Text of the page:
OLD IS NEW AGAIN
IN BUSINESS MORE THAN A CENTURY, CINER MOVES WITH THE TIMES.
Byline: Holly Haber
Ciner Fashion Jewelry, a 109-year-old company, has introduced an updated collection made with colorful semiprecious gems and entered the Dallas market for the first time by showing at Carol Quist in room 4G63.
Ciner is well known for ladylike styles that mimic fine jewelry, but are made of gold electroplate, Austrian crystals, pave rhinestones and enamel. The new pieces have the same luxe feeling, but more contemporary styling.
“It’s the look of the times,” explained Pat Ciner Hill, co-owner and vice president. “With all the color in fashion continuing, it’s a wonderful way to project that, because nature does a much better job of color than we do. Even though we are 109 years old, we try to be current and want to stay with the times and with fashion, and even help lead it.”
Ciner’s design team worked with aquamarine, peridot, amethyst, colored freshwater pearls, citrine, smoky quartz, tiger’s eye, blue topaz and coral to create the new looks.
Like the core collection, which numbers about 1,000 pieces, Ciner’s semiprecious styles are substantial pieces of jewelry.
A bestseller has been a green and purple ombred choker with 12 strands of aquamarine nuggets, faceted amethyst, peridot beads and blue freshwater pearls. It wholesales for $285. Ciner also offers a six-strand matching bracelet for $115 and chic goldplated hoop earrings with aquamarine nuggets for $25.
Other hot styles are a 16-strand peridot necklace for $195 and a 13-strand blue topaz, blue freshwater pearl and aquamarine necklace for $205 with matching goldpated amethyst and aquamarine tassel earrings.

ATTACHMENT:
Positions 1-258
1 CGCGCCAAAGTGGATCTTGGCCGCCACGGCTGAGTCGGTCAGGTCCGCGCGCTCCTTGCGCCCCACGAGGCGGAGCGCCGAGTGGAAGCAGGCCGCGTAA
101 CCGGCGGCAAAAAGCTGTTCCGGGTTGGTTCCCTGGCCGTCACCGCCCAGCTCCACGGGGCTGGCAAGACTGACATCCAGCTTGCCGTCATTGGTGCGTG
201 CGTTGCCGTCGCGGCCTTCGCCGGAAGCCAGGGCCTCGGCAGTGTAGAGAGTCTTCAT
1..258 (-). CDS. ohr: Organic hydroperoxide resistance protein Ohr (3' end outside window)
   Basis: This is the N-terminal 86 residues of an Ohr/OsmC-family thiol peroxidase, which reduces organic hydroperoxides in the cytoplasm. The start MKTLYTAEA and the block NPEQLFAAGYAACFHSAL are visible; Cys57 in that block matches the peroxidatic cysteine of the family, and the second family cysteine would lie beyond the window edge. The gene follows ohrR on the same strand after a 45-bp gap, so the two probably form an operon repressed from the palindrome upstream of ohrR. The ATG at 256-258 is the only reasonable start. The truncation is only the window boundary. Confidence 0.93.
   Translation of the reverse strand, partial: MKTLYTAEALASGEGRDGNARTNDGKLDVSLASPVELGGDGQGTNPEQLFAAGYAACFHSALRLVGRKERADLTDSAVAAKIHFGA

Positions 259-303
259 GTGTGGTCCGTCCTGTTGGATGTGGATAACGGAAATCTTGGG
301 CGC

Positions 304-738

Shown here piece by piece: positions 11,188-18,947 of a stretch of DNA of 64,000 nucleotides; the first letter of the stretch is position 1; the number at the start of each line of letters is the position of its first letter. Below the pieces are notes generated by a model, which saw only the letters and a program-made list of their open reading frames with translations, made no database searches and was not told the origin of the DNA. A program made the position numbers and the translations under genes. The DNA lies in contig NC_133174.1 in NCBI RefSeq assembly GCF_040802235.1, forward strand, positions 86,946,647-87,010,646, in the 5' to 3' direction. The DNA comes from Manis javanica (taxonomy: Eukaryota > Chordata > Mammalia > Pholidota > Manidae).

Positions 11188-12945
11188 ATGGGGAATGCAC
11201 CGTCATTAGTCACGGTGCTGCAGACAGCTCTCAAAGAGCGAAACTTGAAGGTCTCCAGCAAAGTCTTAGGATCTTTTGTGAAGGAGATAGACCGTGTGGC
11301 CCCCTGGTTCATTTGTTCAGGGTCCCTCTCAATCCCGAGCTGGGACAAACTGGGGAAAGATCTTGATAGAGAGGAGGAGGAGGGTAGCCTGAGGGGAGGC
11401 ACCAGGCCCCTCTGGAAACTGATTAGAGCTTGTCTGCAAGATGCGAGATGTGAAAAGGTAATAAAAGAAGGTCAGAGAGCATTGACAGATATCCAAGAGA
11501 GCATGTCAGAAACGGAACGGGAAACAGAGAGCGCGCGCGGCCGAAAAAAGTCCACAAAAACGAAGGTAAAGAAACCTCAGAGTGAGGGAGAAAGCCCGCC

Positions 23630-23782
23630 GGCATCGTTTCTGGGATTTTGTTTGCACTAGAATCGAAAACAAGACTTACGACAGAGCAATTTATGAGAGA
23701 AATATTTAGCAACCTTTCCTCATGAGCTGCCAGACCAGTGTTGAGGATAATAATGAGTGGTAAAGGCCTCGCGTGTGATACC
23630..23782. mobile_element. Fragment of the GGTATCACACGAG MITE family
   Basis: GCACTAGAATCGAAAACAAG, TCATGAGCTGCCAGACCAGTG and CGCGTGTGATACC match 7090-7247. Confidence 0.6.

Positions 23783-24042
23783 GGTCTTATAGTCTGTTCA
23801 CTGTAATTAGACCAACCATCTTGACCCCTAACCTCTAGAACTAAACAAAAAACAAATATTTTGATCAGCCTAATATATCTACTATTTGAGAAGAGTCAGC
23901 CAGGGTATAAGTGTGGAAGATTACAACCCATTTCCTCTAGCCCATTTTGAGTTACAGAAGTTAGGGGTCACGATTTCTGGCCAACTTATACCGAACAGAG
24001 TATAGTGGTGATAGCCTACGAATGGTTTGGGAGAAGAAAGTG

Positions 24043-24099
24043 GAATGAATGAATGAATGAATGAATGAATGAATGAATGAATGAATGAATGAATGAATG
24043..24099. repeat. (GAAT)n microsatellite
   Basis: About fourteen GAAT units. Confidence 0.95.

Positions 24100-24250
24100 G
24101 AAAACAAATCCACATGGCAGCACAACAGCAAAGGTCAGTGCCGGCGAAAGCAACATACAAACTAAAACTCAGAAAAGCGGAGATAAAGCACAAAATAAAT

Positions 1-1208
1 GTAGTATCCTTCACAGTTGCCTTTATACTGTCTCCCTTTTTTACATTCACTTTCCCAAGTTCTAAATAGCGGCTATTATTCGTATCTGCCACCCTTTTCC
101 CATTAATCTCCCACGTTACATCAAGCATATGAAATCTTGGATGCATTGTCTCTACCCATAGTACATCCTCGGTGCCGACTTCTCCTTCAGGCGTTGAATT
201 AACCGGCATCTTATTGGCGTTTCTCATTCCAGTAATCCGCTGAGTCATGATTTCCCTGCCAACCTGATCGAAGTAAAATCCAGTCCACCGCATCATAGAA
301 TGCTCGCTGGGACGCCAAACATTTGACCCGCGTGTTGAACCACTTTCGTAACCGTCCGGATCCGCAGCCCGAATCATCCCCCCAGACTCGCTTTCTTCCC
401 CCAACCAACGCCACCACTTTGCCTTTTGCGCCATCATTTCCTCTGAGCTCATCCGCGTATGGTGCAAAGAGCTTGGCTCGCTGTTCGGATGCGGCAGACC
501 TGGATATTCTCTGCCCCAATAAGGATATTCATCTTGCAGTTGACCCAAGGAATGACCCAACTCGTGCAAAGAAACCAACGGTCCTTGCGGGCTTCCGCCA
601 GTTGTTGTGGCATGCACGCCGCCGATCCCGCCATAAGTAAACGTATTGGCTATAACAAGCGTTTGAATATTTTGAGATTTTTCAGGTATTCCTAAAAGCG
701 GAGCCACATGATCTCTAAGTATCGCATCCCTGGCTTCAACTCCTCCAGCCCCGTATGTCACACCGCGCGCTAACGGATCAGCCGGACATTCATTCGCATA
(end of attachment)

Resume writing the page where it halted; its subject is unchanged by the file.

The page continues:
The new looks generally wholesale from $25 for earrings to $300 for multistrand chokers with a variety of stones.
“For spring we will be going forward with color but we are thinking more in ombre shades of color,” Hill noted. “Shading is very important.”
The core collection ranges from $10, to $500 for a heavy pave crystal necklace.
“The pins are predominately $85, $90 and $125,” Ciner noted. “They have handset Austrian crystal or cut-glass cabochon, and some have cubic zirconia. They are not semiprecious yet — that is the next step.”
The company does more than $3 million annually, and Hill claimed that business is “exploding” with the semiprecious styles.
“More and more people are discovering us because of this whole new look,” she said.
Ciner’s key accounts are Saks Fifth Avenue, Neiman Marcus and Jacobson’s, as well as independent specialty stores in the U.S. and abroad.
Until last August, Ciner had never before shown outside New York City, where its headquarters and production are on 37th Street.
“The line is so big that it’s difficult to have it in different showrooms so it was something I had resisted,” Hill explained. “I met Carol at a show and was very impressed with her and decided it was time. We took [to Dallas] primarily the semiprecious pieces and the pins and a few other things, but it’s not the complete line. August market was excellent. We were tremendously busy.”
Ciner started out as a fine jewelry firm founded by Hill’s grandfather, Emanuel Ciner. He switched his focus to fashion jewelry during the Depression.
“We believe we’re making a fine piece of jewelry; it’s only the materials that are not,” Hill noted. “One of the things we do is if you want a necklace an inch longer or with a different clasp, we will do that because everything is made to order. Nothing is picked from inventory. Or a customer will come in with a swatch of fabric and ask for a pin to match a suit. We’ll figure out a way of doing it. We’ve had people order necklaces for dogs.”
Hill does not plan to be at market here in October, but expects to visit for the January show. She also exhibits the line at ENK Accessorie Circuit in New York.
Mused Hill, “We’re probably the last of the old-time fashion jewelry companies to have survived to the 21st century.”